T H E H E A R T B E A T O F T H E I N D I A N C O M M U N I T Y
SINGAPORE, WEEKEND OF FRIDAY,
MAY 5, 2017
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in the 1900s
PAGES 12 & 13
PAGES 4 & 5
HE IS AN
along with the Rajdhani and Du-
ronto trains, which connect metro
cities with other major towns.
Rupesh, 21, is oldest-known
survivor with progeria
RUPESH Kumar is suffering
from an ageing disease known as
Hutchinson-Gilford progeria and
he is the oldest-known survivor.
In the picture below, he is seen
sitting with his mother, Ms Shanti
Devi, and younger brother Vakil at
an Allahabad District Magistrate’s
Office on May 2, as they seek
government financial support for
doctors as saying
that Rupesh, 21,
aged eight times
faster than a
ance has caused
such a stir that
his parents have
money to sell
him to a circus.
Assam gets its first Shatabdi
ASSAM got its first Shatabdi
Express with minister of state for
railways Rajen Gohain flagging off
the train from Dibrugarh.
The new train will run between
Dibrugarh and Guwahati and will
have seven stops.
The total fare, which includes
charges for food, for one adult pas-
senger from Guwahati to Dibru-
garh costs Rs1,095 and between
Dibrugarh and Guwahati, Rs1,010.
The Shatabdi Express trains are
among the fastest and most presti-
gious trains of the Indian Railways
India’s first ‘book village’ to
come up in Bhilar
THE Bhilar village in Satara dis-
trict, Maharashtra, will be known
as India’s first “book village”. It
is inspired by Hay-on-Wye, the
world famous “town of books” in
Said state education minister
Vinod Tawde: “The government
has financed around 15,000 books
to be kept there permanently for
the public. (These will be placed)
at around 25 key locations around
the village of 600 families.
“Anybody can pick up a book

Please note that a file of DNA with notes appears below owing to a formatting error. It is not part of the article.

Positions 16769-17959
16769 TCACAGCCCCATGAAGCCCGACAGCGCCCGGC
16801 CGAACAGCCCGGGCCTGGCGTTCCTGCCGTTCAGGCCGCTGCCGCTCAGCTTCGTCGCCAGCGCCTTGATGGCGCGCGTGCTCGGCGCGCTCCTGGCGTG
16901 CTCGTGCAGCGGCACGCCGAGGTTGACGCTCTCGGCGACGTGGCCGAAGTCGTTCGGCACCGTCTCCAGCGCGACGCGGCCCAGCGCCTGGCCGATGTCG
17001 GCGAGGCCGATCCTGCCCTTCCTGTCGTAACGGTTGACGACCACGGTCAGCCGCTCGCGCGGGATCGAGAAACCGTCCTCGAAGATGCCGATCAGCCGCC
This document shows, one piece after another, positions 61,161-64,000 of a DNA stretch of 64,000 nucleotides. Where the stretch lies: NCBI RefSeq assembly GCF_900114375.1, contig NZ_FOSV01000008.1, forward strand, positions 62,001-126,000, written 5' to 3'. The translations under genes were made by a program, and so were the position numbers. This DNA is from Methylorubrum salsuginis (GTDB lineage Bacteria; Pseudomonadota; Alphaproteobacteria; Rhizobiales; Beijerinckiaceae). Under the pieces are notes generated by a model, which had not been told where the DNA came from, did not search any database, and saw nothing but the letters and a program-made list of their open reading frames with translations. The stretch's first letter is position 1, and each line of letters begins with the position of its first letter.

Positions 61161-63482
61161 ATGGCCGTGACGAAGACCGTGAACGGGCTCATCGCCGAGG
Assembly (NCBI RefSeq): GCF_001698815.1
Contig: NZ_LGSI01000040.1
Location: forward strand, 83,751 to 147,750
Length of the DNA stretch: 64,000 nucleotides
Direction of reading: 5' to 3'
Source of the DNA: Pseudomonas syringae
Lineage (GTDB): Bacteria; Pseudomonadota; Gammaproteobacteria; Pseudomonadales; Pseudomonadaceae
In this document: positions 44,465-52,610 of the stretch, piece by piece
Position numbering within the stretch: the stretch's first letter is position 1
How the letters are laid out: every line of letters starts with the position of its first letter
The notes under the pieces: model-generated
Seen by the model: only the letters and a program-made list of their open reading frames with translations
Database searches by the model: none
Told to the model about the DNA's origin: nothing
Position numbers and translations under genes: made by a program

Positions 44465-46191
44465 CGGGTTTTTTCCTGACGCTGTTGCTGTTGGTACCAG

of his or her choice, read for as
long as they want and put it back
for others to read.”
The government has also pro-
vided a suitable reading ambi-
ence comprising glass cupboards,
chairs, tables, large decorative
umbrellas, and more to make the
experience pleasant for readers.
AIIMS doctors to learn self-
DOCTORS at the All India Insti-
tute Of Medical Sciences (AIIMS)
will be receiving self-defence les-
sons from black belt champions in
martial arts to protect themselves
from violent patients and their
relatives, if the need arises.
President of AIIMS Resident
Doctors’ Association, Dr Vijay
Kumar, told the Times of India that
the administration has allowed
them to hold daily training classes
at the hospital from May 15.
He added said “prevention is
better than cure” and that there
was no point criticising security
guards in the hospital or seeking
justice after an attack had taken
Gurgaon police launch drive
to educate youths about
POLICE in Gurgaon have started
a campaign called Operation
Durga to “sensitise youths” in the
Teams of police officers have
spoken to both men and women
to inform them about the dangers
of harassment and misbehaviour.
They told the women that if
someone harasses them, they
should shout and call the women’s
helpline. They also spoke to men
and educated them about the
need to ensure a safe environment
Cultural extravaganza at
Odisha Parba in Delhi
ODISHA Parba, which celebrates
the state’s culture, tradition, heri-
tage and cuisine, was celebrated in
Delhi from April 29 to May 1.
In the picture above, a dance
troupe, Prince Dance Group,
staged Konark, a contemporary
performance, on the second day
of the event.
Apart from elaborate perfor-
mances, the exhibition also show-
cased Odisha’s exotic cuisines and
exquisite handlooms and handi-
President of Odia Samaj said